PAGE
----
You can support these efforts through the following links by making a donation to Trout Unlimited (checks preferred, please designate your gift to “Snake River Headwaters” in the memo line or contact us to let us know of your gift designation), getting involved with and following the Jackson Hole Trout Unlimited chapter, volunteering with us, and signing up for our email newsletter.
Hear from our field staff and partners about the importance and impact of the Snake River Headwaters Initiative
“Our partnership with Trout Unlimited is a true example of synergy. Together, we are able to accomplish much more than we could do on our own. We frequently find places where our missions overlap and we are able to leverage our individual strengths to achieve real and long-lasting conservation wins.”
“It’s not just about giving fish the opportunity to come up and spawn. It’s about accessing different habitat and allowing different life histories. And by having different life histories – of resident fish that just hang out in resident streams, or migratory fish that go to the Snake ,and everything in between – that diversity is what we’re trying to conserve. That is what we’re all after. That’s what we have in the Snake, and that’s what makes it so special.”
“Without Trout Unlimited, none of this would be possible. They give us the capacity to do these large infrastructure projects that would take us decades and decades to fund, if ever.”
“… under the water, we have something that’s as precious and unique as the intact terrestrial wildlife of the Greater Yellowstone Ecosystem.”
“I like the saying of some old timers that these spectacular mountains brought them to Jackson Hole, but it’s the rivers that have sustained them and kept them here. The rivers and streams of this valley, and of course the real endemic old timer of that water system – the Snake River cutthroat, our indigenous trout. Anything we can do to sustain that population, to protect and restore spawning streams and historic corridors for this great fish, is important to all of us.”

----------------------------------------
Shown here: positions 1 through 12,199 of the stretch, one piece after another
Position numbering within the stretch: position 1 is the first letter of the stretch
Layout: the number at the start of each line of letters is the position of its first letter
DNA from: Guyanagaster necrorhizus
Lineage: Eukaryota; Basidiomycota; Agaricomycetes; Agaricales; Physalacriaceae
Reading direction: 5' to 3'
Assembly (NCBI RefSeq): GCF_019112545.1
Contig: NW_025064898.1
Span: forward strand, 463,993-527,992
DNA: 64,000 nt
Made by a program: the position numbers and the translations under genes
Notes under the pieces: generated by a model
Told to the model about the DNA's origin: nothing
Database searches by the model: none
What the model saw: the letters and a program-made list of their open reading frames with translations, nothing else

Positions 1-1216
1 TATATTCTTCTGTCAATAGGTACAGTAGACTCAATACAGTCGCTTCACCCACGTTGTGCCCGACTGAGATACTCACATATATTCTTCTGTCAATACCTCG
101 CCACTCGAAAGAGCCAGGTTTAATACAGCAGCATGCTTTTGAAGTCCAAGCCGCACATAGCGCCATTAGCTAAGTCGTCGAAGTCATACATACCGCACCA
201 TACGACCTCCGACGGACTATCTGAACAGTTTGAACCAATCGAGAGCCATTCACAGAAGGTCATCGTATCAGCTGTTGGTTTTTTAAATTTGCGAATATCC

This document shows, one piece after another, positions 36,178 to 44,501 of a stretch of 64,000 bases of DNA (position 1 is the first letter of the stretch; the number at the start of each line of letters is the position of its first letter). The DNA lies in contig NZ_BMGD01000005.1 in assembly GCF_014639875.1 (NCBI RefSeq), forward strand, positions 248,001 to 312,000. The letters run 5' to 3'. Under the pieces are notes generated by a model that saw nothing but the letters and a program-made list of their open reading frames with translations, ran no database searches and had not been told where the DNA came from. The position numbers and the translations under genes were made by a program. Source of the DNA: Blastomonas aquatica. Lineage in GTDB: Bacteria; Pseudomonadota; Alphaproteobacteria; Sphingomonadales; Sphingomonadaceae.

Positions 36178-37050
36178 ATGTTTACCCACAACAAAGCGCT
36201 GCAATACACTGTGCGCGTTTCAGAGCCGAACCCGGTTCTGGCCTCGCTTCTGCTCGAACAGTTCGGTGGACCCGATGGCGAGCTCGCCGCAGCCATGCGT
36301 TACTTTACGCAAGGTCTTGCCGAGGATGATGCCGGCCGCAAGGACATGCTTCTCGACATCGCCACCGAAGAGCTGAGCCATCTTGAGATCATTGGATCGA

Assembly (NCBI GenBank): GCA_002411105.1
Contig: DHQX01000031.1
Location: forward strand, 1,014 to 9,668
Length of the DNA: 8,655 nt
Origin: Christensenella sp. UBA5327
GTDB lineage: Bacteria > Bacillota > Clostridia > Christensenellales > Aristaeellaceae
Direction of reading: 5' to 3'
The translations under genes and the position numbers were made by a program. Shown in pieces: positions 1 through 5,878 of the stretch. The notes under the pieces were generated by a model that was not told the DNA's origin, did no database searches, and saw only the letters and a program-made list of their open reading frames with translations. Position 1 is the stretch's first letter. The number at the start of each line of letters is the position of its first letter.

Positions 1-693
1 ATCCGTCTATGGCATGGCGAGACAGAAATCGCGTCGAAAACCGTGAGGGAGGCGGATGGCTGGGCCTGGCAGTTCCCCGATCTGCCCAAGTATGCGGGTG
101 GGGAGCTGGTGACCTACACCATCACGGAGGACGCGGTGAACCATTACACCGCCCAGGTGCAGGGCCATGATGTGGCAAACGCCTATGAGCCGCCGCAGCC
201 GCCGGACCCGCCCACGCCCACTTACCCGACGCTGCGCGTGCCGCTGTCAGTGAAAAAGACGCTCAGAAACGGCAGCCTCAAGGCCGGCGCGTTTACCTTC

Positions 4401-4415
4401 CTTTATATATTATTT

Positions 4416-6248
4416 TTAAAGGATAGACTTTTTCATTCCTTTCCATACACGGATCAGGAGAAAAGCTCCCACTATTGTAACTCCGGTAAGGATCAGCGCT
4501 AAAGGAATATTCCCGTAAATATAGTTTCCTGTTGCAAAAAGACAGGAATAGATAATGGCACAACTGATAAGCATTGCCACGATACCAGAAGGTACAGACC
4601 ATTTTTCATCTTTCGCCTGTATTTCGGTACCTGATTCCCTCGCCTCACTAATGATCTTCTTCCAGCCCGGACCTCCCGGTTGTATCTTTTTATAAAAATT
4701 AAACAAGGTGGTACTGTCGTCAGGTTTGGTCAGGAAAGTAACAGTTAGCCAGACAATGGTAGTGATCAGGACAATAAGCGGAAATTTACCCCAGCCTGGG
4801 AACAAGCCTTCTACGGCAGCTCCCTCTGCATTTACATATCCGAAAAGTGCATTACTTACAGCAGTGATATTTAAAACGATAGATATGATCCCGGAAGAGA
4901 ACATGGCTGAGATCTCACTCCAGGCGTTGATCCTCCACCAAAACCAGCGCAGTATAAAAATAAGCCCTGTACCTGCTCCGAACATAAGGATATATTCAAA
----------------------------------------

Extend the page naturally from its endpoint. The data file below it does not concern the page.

“Many hours of work go into coordinating efforts and studies that benefit the health and responsible management of the watershed. Many groups contribute their time and resources to these efforts, Trout Unlimited and Leslie Steen being notable for their leadership role.”
“The One Fly values the hard work of the Jackson Hole TU staff as well as the community volunteers TU has rallied to assist in these worthy conservation projects. TU does a wonderful job working on government lands with agency scientists and on agricultural lands with the landowners to improve stewardship with the goal of improving trout habitat.”
“We live in an amazing place with a rich and diverse ecosystem, but surprisingly, many of our students have not experienced it first-hand and know little about its inhabitants. By collaborating with Trout Unlimited, our students have been given multiple hands-on opportunities for exploration of trout habitat, life cycles, migration, and reproduction in real-world settings. The experience is invaluable, one that students recall for years to come, and is a highlight of 7th grade,”
Snake River Flows Secured, For Now
Near the dramatic jagged peaks of the Teton mountains sits Jackson Lake Dam.
$20 Million Grant Jumpstarts Wyoming Climate Resiliency Work
The valleys of the Teton and Gros Ventre Ranges, with their iconic landscape and waters, illustrate the beauty and longevity of nature. But what will it look like 100 years…
Trout Unlimited presents: Spread Creek, Wyoming
Building bridges for logging trucks … and native cutthroat trout